Sunday, March 27, 2011

A Room of My Own

As promised, I am posting pictures of my renovated Junk Room.  It is now my office/writing/reading space.  Remember this ghastly photo?


Big improvement, n'est pas?  My desk is now auspiciously placed diagonally from the entrance.  I have a new, more comfy chair with cushioning, and I can spin in it until I'm dizzy.  The Hub built a bulletin board and tons of shelves.  I am surrounded by literary goodness: books, book posters, photos of readers, and writing tools galore.  

I used principles of Feng Shui to activate the "good vibes" of my work space.  Feng Shui masters use something called a Bagua map to divide a living space into eight different life areas.  These eight areas are: Self-Knowledge, Life Journey/Career, Helpful friends, Creativity, Relationships, Fame/Reputation, Wealth, Family/Health.  I "activated" each of these energy areas in my new space by strategically placing meaningful objects in them.  For instance, in my Fame sector, I put red fans on the wall over the windows.  Red attracts fame, and the fans are symbolic of the "fans" I want to enjoy my writing.  In my wealth area, I have coins and a plant.  On the creativity area on my desk, I have a ceramic toadstool - it's a symbol of the creative ideas that I want to "mushroom".  In my Helpful Friends area, I have my phones as well as an antique picture of the McGraw Hill and Scribner publishing buildings.  These are symbolic of the calls I want to receive saying someone wants to publish my novel.  Some may say that Feng Shui is just a bunch of hooey, but I say it helps you focus your intentions.  When you surround yourself daily with visions of what you want out of life, you are probably more likely to achieve it.  I can't say whether or not it works "like magic", but I can say it puts me in a good frame of mind - and that's where all positive energy originates.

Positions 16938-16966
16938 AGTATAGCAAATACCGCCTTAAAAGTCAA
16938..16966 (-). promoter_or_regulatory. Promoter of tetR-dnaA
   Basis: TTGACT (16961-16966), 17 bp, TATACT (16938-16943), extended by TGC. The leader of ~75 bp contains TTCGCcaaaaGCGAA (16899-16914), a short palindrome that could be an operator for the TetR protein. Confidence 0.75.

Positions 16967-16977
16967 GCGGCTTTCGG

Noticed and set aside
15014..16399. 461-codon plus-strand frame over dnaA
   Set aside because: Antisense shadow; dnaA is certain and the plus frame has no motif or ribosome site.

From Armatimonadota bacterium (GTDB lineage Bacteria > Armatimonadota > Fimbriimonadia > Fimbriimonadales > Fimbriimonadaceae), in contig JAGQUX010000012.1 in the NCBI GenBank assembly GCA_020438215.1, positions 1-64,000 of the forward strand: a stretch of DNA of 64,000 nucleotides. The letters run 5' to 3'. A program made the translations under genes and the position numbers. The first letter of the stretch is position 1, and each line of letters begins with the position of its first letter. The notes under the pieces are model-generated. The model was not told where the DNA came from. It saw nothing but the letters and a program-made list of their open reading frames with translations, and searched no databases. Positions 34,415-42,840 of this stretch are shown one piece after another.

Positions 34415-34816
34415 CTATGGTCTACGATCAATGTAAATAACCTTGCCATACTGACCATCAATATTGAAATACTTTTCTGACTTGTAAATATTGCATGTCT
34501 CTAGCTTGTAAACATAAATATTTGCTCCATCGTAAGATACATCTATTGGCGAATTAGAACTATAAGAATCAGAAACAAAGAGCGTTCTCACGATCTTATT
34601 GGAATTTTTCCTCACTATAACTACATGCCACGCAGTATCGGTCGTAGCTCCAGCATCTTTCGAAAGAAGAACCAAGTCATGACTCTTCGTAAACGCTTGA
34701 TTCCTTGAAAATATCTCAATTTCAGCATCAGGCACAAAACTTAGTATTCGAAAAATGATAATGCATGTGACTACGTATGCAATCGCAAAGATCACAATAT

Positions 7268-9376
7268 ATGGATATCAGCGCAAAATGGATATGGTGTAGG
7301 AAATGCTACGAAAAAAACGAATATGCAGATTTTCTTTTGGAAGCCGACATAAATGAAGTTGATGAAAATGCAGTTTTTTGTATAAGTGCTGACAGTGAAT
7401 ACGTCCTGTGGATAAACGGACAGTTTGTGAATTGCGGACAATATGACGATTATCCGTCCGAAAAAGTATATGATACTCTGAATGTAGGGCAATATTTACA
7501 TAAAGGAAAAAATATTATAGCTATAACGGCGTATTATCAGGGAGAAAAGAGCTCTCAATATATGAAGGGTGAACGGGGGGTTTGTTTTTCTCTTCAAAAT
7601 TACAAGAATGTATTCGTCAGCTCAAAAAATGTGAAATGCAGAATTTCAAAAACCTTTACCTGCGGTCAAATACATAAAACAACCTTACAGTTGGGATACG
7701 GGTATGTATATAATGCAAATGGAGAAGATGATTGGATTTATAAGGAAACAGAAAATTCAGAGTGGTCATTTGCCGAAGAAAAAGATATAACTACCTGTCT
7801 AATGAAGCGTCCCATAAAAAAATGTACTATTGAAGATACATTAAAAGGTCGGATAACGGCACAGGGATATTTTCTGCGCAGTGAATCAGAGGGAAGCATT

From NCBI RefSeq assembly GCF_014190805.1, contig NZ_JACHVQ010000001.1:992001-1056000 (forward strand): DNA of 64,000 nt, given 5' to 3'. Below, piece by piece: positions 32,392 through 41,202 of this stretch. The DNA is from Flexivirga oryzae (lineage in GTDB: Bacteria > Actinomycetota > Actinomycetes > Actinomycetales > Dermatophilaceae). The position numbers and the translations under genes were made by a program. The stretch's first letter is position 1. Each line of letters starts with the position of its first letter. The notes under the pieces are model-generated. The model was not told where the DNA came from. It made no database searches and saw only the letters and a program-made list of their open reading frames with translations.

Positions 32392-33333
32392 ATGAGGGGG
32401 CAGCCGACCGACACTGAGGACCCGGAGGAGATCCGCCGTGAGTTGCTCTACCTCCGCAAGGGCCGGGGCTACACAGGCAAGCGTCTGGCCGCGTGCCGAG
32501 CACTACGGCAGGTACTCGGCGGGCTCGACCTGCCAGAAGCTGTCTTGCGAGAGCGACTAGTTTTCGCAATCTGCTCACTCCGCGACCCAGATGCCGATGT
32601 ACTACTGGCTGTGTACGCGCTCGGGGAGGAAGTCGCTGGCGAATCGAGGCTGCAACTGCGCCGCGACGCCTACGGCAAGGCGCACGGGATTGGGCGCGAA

More pics:
Reading Chair
 My husband offered to paint my room, and I considered it.  I collected a handful of paint chips from Home Depot and tried to decide which shades sounded most writerly.  There was a dull blue called Faded Ink, and a bright yellow called Pencil.  There was a boring beige called Fledgling, which is where I am in my writing career.  None of these shades inspired me.  To The Hub's great relief, I decided to leave the walls white, like a blank page, the symbol of literay potential.

You might note the abundance of space on my shelves.  It is my belief that one needs to leave openings for new things to come into one's life.  If the shelves were too full, it would be difficult for the Universe to put new books in my path.  That's part of the reason I like give books away (unless I know I'll reread them).

There is one final thing I have to do to complete my space, and I require your help, dear reader: my room needs a name.  Frederick Douglass called his space "the growlery", and Washinton Irving had his "snugglery".  What is an appropriate name for the Book Phantom's space?  Please leave suggestions in the comments. 

Small Shelf


  1. By now your room has told you its name (what is it, by the way?), but here is one suggestion:

    My Muse Cocoon

  2. Nice suggestion. I like to think the of my room as my "Muse-eum". I have since converted the closet of the room into my "Inner Sanctum". I go there in the morning (just before sunrise when everyone is still asleep) and sit on a huge floral bean bag and write my thoughts out long-hand. It has a nice oval window where I can see the moon setting. It's the best time to meet the Muse - when my dreaming subconcious mind is still at work. The closet is very cocoon-like - hopefully my work will soon metamorphose into something that will fly.

  3. I like that.

    I lie in bed for a bit most mornings. My mind wanders. I don't really know where it goes, but it often comes back with such good stuff.